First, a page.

Home Mobile devices Nuance stops development of Swype keyboard for Android, iOS

Nuance stops development of Swype keyboard for Android, iOS

One of the first alternative keyboards for Android, Swype, has been discontinued without much fanfare.

Swype was the first alternative keyboard to allow people to swipe rather than type out words letter by letter. It was owned by Nuance which quietly released notice of the discontinuation of the app.

A Reddit user, dancedar, said he had emailed Nuance regarding support for Swype 2.8 which was crashing on his Pixel phone after a reboot and received the following as part of the reply:

"However, we are sad to announce that Swype+Dragon for Android has faced end of development. Here is a statement from Swype Product Team:

"Nuance will no longer be updating the Swype+Dragon keyboard for Android. We’re sorry to leave the direct-to-consumer keyboard business, but this change is necessary to allow us to concentrate on developing our AI solutions for sale directly to businesses.

"We hope you enjoyed using Swype, we sure enjoyed working with the Swype community."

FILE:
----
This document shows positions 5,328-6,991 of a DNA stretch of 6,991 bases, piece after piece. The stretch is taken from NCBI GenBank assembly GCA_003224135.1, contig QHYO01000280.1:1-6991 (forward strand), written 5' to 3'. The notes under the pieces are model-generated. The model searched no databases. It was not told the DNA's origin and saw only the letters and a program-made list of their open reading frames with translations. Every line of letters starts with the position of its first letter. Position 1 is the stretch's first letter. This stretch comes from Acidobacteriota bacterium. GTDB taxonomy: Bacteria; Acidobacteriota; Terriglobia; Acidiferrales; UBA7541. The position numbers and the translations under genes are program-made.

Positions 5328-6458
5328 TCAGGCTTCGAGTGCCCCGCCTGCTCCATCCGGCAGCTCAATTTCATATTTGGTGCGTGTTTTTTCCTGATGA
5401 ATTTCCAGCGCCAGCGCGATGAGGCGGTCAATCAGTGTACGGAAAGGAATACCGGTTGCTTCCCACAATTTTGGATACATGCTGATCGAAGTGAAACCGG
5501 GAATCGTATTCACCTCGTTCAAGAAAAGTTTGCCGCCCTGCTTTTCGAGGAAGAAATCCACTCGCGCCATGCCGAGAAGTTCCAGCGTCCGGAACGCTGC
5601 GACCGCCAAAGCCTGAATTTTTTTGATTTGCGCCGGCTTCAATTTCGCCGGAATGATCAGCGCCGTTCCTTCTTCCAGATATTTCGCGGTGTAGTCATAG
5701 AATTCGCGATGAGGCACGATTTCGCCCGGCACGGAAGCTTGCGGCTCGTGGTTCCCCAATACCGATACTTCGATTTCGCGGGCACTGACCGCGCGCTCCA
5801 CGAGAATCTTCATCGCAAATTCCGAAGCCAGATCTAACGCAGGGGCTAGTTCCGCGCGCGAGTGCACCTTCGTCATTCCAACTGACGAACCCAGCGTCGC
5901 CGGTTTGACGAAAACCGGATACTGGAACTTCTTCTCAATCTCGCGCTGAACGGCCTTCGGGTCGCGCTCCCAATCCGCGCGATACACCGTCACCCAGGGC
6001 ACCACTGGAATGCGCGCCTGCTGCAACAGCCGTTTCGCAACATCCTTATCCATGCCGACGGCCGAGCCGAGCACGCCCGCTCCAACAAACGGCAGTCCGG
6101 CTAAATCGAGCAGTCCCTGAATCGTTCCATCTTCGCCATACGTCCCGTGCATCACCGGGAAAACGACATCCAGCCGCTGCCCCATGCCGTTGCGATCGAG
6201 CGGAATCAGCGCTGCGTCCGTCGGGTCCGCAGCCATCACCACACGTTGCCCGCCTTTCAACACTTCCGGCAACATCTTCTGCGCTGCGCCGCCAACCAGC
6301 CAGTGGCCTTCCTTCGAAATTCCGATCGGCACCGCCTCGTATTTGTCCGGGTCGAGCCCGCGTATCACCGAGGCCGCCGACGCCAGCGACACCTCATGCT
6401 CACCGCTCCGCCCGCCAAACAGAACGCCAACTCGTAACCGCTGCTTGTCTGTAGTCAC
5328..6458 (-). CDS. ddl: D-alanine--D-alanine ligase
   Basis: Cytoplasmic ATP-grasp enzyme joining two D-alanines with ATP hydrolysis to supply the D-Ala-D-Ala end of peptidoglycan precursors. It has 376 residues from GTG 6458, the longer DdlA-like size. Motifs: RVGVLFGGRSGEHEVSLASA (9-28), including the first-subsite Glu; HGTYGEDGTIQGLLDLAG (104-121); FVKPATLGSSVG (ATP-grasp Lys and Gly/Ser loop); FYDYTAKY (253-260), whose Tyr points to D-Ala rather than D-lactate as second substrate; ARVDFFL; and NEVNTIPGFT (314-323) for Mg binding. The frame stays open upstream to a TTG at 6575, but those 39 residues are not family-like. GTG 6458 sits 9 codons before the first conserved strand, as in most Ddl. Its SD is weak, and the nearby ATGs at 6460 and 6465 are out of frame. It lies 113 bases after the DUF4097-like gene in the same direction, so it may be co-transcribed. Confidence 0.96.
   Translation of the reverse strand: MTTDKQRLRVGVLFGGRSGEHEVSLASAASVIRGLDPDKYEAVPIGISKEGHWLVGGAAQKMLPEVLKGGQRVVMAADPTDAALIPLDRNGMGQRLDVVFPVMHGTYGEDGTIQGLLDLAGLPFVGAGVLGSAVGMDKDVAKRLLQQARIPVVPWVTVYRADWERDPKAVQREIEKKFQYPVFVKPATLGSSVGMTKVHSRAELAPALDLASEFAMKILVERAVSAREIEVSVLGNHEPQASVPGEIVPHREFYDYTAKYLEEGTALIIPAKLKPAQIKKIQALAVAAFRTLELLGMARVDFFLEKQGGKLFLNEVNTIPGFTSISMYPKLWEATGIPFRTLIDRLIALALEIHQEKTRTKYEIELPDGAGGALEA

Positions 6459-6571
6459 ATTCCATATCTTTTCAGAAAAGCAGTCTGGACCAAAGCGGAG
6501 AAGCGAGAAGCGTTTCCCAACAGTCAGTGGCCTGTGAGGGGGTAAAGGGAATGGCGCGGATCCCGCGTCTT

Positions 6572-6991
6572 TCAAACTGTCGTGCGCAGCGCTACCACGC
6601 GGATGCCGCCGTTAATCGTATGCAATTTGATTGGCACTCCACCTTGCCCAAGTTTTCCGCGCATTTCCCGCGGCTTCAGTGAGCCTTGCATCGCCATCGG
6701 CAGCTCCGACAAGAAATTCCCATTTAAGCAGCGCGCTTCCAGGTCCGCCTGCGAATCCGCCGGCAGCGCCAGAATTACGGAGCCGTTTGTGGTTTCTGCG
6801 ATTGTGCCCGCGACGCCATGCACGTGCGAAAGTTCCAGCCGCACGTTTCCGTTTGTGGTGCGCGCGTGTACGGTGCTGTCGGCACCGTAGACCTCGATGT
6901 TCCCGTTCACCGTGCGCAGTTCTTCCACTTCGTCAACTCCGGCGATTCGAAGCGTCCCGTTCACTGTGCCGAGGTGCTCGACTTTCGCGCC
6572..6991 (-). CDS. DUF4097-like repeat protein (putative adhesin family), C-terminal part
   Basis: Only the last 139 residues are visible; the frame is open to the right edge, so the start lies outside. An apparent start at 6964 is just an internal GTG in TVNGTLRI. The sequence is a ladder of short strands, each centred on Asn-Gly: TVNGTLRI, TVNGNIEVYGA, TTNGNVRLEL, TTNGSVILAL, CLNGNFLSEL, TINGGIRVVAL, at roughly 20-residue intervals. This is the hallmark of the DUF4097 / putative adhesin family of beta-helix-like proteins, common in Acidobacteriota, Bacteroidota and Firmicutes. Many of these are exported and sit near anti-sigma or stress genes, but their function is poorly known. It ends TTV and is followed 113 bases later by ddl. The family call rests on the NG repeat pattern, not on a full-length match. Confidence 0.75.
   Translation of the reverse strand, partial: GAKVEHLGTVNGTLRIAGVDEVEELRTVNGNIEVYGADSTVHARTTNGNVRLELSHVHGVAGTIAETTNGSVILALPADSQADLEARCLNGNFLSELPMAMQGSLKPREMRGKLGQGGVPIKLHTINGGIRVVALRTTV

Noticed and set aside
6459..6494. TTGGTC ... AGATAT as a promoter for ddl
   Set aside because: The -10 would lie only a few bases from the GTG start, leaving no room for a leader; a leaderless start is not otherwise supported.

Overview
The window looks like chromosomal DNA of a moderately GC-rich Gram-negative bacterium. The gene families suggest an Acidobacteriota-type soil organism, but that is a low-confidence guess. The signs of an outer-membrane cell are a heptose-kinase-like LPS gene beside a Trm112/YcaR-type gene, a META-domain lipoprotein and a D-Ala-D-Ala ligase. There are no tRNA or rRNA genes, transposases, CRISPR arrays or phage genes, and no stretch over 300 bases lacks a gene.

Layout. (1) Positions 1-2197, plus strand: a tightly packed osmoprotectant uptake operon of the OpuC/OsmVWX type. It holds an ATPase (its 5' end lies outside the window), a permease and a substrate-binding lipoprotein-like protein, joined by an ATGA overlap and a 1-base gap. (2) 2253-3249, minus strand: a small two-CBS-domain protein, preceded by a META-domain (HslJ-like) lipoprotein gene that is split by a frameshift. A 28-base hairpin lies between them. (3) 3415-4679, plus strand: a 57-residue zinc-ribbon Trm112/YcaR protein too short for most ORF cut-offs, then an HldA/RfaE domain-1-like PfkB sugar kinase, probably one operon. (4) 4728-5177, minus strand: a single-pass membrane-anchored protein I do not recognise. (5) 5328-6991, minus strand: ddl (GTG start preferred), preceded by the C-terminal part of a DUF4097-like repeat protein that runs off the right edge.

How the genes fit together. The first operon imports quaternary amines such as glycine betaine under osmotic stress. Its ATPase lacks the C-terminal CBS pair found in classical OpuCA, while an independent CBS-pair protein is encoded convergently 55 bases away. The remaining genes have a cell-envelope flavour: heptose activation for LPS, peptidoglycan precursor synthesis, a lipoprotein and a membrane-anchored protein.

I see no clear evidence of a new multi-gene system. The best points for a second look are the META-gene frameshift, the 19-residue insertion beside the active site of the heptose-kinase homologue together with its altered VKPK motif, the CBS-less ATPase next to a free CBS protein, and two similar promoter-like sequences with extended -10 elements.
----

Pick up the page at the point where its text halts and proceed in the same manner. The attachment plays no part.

The iOS version of Skype will also be discontinued.

Nuance said: "After years of leadership in the third-party keyboard and alternative text input space, Nuance made the difficult decision to discontinue our support of the Swype keyboard application as we continue to focus our efforts on AI-powered solutions for our core vertical markets.

"This means that the app is no longer available for new downloads from the iPhone or Android App Stores and that we are no longer maintaining or making updates to the app.

"However, current users still have the ability to access and use the app as normal and will be able to contact Nuance for tech support as needed for the next several months.

"The core technology behind Swype will continue to be utilised and improved upon across other Nuance offerings – and integrated into our broader AI-powered solutions – most notably in Android-based keyboard solutions for our automotive customers."

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A professional journalist with decades of experience, Sam for nine years used DOS and then Windows, which led him to start experimenting with GNU/Linux in 1998. Since then he has written widely about the use of both free and open source software, and the people behind the code. His personal blog is titled Irregular Expression.

 

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